Health promotion among women with an ethnic minority background and prior gestational diabetes (GDM)

The project investigates the possibilities of health promoting solutions for the benefit of the target group. It is a collaboration between City of Copenhagen Municipality and Steno Diabetes Center Copenhagen and is an adjunct to the Face It project.

Globally, it is estimated that 1 in 7 pregnancies are affected by hyperglycaemia. In Denmark, the prevalence of GDM has increased from 1.7 % in 2004 to 2.9 % in 2012. Studies have shown that women with certain ethnic backgrounds are at higher risk of developing GDM. Thus, the prevalence of GDM is 4.5 % among women in Denmark with an immigrant background.
Although GDM is usually a transient form of diabetes, approximately half of women with prior GDM develop type 2 diabetes within the first 10 years after their diagnosis. As studies have shown that the risk of diabetes can be reduced, identifying feasible and effective interventions is highly warranted.

However, previous studies have identified challenges associated with risk reduction of type 2 diabetes development, in this group. Studies from Sweden and Australia focusing on the experiences and perceptions of migrant women with GDM have highlighted barriers such as low risk awareness and limited knowledge of gestational diabetes. [1]  Furthermore, their perception of what constitutes healthy diet- and exercise practices during pregnancy differed from the perception of local health care providers. [2] This project focuses on identifying health promoting initiatives specifically targeting women living in Denmark with ethnic minority background and a history of gestational diabetes. The project seeks to identify their challenges and potential solutions and based on these findings develop a tailored health promoting intervention.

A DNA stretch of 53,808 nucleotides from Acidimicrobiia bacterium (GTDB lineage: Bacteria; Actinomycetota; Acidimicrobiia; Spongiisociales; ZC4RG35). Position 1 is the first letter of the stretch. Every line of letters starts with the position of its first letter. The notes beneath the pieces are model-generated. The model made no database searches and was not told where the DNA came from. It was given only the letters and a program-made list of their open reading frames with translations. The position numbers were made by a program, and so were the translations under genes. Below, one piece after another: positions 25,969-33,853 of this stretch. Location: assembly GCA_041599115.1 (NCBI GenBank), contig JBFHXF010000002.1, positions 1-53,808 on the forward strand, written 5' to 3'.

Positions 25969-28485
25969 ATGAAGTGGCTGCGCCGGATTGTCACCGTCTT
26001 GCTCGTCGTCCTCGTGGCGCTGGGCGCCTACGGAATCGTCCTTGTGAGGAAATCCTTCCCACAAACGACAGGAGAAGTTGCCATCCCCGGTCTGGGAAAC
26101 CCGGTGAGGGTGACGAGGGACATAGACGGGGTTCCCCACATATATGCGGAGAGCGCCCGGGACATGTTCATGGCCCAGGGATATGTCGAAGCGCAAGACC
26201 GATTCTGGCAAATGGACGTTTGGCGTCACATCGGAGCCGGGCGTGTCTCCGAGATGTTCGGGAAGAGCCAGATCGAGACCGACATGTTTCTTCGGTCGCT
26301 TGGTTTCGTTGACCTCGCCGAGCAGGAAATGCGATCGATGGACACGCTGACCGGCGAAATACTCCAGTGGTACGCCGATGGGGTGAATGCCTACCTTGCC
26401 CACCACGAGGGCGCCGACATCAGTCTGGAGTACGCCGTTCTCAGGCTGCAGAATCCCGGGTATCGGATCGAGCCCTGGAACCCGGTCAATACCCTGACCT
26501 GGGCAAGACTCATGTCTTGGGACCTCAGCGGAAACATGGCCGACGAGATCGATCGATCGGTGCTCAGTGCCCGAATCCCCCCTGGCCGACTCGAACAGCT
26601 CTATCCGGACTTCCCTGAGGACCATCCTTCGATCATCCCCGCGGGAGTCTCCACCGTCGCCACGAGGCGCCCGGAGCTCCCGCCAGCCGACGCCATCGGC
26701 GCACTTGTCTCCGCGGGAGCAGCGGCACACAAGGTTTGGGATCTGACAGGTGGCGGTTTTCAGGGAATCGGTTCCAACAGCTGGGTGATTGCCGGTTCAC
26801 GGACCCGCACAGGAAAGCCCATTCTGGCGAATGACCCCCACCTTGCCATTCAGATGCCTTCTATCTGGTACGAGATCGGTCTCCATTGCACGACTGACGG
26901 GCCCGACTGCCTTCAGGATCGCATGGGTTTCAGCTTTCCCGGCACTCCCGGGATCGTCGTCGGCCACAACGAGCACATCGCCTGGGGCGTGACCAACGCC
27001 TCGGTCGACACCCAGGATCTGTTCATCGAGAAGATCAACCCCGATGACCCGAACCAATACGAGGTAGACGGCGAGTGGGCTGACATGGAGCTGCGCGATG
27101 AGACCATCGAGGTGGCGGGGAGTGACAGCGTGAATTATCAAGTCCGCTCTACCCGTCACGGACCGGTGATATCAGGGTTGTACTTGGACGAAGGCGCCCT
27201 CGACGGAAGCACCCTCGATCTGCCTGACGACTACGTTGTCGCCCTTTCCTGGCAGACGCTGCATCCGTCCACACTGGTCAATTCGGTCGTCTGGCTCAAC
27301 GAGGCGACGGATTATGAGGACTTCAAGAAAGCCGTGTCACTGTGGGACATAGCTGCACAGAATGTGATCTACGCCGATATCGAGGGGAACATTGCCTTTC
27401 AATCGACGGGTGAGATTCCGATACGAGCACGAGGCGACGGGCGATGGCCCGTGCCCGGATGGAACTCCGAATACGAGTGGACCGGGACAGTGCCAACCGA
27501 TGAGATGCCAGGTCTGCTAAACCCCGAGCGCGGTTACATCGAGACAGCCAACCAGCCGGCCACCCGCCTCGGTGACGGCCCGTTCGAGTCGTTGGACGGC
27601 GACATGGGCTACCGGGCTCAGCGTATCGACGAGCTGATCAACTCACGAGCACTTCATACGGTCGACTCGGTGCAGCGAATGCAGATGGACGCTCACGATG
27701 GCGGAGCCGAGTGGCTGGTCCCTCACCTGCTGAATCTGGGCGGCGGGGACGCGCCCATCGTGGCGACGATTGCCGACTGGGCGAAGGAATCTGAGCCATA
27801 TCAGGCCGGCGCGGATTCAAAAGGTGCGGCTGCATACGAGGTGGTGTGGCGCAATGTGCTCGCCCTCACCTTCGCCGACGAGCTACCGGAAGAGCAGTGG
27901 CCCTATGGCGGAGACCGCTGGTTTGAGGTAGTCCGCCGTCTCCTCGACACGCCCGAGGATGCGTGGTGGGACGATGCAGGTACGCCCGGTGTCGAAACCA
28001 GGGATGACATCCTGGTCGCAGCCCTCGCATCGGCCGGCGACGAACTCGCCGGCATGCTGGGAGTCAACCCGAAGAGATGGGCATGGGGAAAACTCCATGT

The intervention is developed through an iterative process based on qualitative empirical evidence in the form of interviews.


The aim of the initiative is to investigate the needs and possible solutions to increase the health and quality of life, as well as minimizing the risk of developing type 2 diabetes later in life, among women with an ethnic minority background and prior gestational diabetes residing in the City of Copenhagen.


City of Copenhagen Municipality.

[1] Hjelm, Katarina et al. “A qualitative study of developing beliefs about health, illness and healthcare in migrant African women with gestational diabetes living in Sweden” BMC women's health vol. 18,1 34. 5 Feb. 2018, doi:10.1186/s12905-018-0518-z e

[2] Bandyopadhyay, Mridula, et al. "Lived experience of gestational diabetes mellitus among immigrant South Asian women in Australia." Australian and New Zealand Journal of Obstetrics and Gynaecology 51.4 (2011): 360-364.
Fuld reference